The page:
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-   -   ATTENTION!! Validty of Fluent's VOF?? (http://www.cfd-online.com/Forums/main/7178-attention-validty-fluents-vof.html)

ozgur February 18, 2004 14:14

ATTENTION!! Validty of Fluent's VOF??
 
Hi all,

I am simulating free falling water drops (d=1-4 mm) in a surrounding media of supercritical CO2 (liquid like density, gas like viscosity). The terminal velocities I got so far are about 50 % lower than I expected. Moreover, the solution is highly dependent on the time step (an increase in the time step may result unpysical deformation, even the solution seems to converge!!) In addition, simulation is unstable for smaller drops, i.e. when the drop is 1mm, some strange velocity currents appear in the drop, which is not the case for bigger drops. (for all simulations diameter is resolved by 80 cells in 2D DP solver, time step btw. 10^-4 - 10^-5 s, geo-recon. scheme used, no turbulance model was employed)

After reading the article of C.W. Hirt (the founder of VOF) in http://www.flow3d.com/Cfd-101/whatsina.htm , I have a doubt that Fluent is able to make precise VOF calculations. He does not even call them (VOF in some commercial CFD codes, icluding Fluent) as VOF, but pseudo-VOF instead!!

What are the experience of the VOF users, regarding to validation of the simulation results?

One more thing. I think the following page gives a good summary of basic CFD concepts, which may be helpful for the CFD beginners (but it is so much filled up with the promotion of their Flow3D software):

http://www.flow3d.com/Cfd-101/cfd101.htm


John February 18, 2004 18:04

Re: ATTENTION!! Validty of Fluent's VOF??
 
With all the respect I have for Dr. Hirt (as he has developed VOF in fact), I think his comments may not be true.

His argument means that VOF only works for one-fluid formalism and this, if correct, limits application of VOF to a little number of applications where the effect of tjhe second fluid in fact is not important. But, many people have used two-fluid VOF and got reasonable results. He claims that one can get good results only with his software, let's correct this: in his opinion, you can get good results with one-fluid VOF codes (like RIPPLE, NASA-VOF etc.).

But the question is that what if we have a liq.-liq. jet like glycerine-water solution flowing into silicon oil, what you could do with one-fluid VOF and how one can impose the dynamics boundary conditions at the interface (here the effects of second liq. is no longer applicable using pressure jump condition etc.), here you should SOLVE for BOTH FLUIDS!!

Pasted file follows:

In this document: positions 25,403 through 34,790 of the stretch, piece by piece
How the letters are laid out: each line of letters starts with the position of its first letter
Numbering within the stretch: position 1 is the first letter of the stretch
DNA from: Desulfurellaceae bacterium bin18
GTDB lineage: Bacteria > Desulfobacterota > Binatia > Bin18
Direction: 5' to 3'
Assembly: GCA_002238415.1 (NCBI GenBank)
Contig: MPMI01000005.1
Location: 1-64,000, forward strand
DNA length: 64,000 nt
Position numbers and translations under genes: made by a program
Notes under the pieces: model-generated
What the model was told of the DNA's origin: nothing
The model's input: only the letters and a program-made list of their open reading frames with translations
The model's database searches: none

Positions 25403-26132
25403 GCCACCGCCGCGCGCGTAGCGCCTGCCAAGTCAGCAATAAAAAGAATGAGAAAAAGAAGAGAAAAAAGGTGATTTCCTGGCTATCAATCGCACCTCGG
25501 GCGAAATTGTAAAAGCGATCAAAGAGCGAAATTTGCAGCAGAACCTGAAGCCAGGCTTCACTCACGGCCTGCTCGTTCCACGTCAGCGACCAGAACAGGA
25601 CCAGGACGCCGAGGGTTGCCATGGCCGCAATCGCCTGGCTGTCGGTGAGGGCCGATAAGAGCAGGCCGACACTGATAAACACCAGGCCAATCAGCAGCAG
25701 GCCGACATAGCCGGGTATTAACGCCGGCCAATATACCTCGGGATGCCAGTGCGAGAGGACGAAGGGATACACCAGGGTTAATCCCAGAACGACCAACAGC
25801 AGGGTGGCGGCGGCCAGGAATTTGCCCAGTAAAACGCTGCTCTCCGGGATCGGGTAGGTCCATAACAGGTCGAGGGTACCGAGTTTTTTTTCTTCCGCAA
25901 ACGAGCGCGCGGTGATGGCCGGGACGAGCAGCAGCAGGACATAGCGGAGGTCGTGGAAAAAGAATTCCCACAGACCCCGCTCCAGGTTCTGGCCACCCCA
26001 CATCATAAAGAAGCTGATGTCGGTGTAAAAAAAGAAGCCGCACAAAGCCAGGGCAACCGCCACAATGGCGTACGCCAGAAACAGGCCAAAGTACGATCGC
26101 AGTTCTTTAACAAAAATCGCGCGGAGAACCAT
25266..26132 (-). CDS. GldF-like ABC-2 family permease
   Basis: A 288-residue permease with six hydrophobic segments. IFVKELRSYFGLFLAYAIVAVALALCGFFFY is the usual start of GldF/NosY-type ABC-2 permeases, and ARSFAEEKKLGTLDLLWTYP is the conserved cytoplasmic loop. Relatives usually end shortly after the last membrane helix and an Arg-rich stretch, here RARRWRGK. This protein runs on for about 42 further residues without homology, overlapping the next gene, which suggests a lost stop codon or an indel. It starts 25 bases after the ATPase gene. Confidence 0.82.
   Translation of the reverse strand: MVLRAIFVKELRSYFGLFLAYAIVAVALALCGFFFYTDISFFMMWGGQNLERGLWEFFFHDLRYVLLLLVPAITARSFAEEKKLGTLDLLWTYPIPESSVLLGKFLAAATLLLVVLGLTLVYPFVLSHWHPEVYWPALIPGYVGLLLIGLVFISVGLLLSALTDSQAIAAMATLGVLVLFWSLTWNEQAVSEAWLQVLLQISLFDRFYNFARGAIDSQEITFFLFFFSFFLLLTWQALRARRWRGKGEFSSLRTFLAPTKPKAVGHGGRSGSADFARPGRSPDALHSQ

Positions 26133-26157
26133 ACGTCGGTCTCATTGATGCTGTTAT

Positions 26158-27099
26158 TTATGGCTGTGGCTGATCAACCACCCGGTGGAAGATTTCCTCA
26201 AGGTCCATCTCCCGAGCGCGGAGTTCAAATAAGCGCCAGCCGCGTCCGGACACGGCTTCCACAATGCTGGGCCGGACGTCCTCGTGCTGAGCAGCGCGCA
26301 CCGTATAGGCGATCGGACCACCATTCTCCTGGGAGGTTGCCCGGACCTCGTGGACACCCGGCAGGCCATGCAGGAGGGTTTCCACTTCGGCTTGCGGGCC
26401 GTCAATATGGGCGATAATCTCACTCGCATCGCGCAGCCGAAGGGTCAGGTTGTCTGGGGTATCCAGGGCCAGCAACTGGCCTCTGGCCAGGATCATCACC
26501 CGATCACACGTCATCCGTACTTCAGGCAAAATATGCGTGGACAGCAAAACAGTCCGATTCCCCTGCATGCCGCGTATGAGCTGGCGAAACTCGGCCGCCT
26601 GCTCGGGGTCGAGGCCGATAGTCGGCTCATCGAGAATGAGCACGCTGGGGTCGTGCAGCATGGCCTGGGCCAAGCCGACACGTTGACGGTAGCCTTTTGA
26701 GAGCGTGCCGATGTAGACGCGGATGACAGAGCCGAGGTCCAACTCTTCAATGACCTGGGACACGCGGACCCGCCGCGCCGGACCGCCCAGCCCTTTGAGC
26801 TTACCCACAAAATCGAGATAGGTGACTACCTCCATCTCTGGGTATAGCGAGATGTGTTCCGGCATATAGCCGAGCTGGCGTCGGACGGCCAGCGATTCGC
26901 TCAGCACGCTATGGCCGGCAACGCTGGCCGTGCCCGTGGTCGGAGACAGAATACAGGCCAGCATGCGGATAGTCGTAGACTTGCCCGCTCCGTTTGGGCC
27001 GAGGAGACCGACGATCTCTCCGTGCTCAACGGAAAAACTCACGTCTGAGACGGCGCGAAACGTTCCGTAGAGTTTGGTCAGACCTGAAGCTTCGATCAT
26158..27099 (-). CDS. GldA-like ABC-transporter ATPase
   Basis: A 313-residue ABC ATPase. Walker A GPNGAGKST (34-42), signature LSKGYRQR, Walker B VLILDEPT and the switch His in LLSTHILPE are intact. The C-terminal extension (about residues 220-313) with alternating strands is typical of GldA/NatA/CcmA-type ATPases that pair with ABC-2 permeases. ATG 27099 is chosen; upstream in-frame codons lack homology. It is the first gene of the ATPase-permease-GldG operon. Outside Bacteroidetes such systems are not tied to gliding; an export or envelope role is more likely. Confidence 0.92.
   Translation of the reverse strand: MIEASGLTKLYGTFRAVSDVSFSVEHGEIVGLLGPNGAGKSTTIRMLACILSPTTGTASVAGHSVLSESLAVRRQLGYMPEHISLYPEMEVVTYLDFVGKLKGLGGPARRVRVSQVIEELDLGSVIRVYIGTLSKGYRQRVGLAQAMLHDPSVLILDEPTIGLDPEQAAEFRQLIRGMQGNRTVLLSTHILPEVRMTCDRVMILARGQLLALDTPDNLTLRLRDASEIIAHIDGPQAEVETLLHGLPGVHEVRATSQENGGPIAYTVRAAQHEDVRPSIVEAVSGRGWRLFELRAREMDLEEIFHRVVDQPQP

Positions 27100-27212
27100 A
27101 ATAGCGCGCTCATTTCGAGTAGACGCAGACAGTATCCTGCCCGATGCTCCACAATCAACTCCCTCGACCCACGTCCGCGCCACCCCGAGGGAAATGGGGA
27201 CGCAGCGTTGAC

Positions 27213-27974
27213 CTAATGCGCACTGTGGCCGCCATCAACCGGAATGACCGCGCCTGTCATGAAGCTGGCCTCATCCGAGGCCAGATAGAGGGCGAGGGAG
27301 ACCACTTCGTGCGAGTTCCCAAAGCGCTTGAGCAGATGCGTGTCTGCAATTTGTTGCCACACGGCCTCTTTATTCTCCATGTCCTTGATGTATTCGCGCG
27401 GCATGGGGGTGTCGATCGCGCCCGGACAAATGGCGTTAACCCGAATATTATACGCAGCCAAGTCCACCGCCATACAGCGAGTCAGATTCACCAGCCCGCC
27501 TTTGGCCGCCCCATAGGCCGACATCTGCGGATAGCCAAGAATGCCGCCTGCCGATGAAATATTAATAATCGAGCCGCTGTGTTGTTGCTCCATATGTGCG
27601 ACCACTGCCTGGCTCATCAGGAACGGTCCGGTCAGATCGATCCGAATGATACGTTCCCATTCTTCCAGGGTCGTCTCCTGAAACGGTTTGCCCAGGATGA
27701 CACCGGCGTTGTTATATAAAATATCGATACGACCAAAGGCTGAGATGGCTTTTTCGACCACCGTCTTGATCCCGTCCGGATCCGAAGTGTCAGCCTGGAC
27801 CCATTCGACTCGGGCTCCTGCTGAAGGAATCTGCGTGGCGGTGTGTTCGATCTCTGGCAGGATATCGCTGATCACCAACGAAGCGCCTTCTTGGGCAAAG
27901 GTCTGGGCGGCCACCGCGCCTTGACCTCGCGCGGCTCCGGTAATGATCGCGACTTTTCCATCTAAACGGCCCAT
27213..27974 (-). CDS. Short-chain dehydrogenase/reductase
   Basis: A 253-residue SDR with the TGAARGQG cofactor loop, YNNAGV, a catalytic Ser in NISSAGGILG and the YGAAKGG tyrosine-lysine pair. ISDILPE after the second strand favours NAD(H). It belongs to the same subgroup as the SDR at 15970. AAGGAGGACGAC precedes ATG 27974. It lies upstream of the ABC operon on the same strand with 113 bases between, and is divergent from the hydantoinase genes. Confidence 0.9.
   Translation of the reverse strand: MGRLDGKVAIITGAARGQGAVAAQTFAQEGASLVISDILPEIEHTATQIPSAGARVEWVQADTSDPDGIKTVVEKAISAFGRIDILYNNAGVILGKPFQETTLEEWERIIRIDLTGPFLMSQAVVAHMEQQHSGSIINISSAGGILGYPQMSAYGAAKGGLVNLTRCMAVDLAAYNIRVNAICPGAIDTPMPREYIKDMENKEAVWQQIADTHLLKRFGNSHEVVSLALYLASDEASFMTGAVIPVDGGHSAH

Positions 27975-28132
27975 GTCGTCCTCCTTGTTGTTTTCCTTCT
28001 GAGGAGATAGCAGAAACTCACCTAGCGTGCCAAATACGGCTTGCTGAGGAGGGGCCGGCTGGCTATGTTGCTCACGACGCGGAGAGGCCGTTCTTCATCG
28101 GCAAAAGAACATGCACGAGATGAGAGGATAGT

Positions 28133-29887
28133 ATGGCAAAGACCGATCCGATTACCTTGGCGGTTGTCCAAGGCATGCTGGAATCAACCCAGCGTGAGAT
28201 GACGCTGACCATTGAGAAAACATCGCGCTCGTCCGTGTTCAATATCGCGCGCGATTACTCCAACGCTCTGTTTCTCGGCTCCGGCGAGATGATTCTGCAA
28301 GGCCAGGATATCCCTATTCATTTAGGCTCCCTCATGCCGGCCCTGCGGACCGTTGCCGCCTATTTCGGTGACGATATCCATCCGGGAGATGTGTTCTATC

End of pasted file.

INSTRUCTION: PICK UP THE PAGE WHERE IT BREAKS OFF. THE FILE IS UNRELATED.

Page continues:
Some people have used VOF for two-fluid applications and got good results. What's the difference between VOF and Level-Set (LS) in this matter? Why LS can solve it, but VOF can't.

I ask for others' comments to this ideas, but I think if your VOF method is accurate enough, it WOULD work for two-fluid Liq.-gas flows with large density ratios althuogh it's not easy to do (main problem is treating surface tension terms that is not mature even after several modifications to the original CSF method of Kothe' et al.).

John February 18, 2004 18:06

Re: ATTENTION!! Validty of Fluent's VOF??
 
I should add that I don't know how good is Fluent's VOF method and I'm not a fan of it, but I think that it's not true to talk about all other softwares as pseudo-VOF codes.

Hrvoje Jasak February 18, 2004 19:19

Re: ATTENTION!! Validty of Fluent's VOF??
 
Hi,

Firstly, the VOF-like methods will always have problems with parasitic velocities at high surface tension: the surface tension force is distributed over the interface (which is no longer a discrete surface) and this causes trouble.

For some details on surface-capturing free rising bubble simulations using FOAM, have a look at

http://monet.me.ic.ac.uk/people/henrus/

or ask the guy for a copy of the Thesis. As far as I know, he got the terminal velocities (and a bunch of other things as well) spot on, so there's nothing fundamentally wrong with the VOF as such.

Hrv


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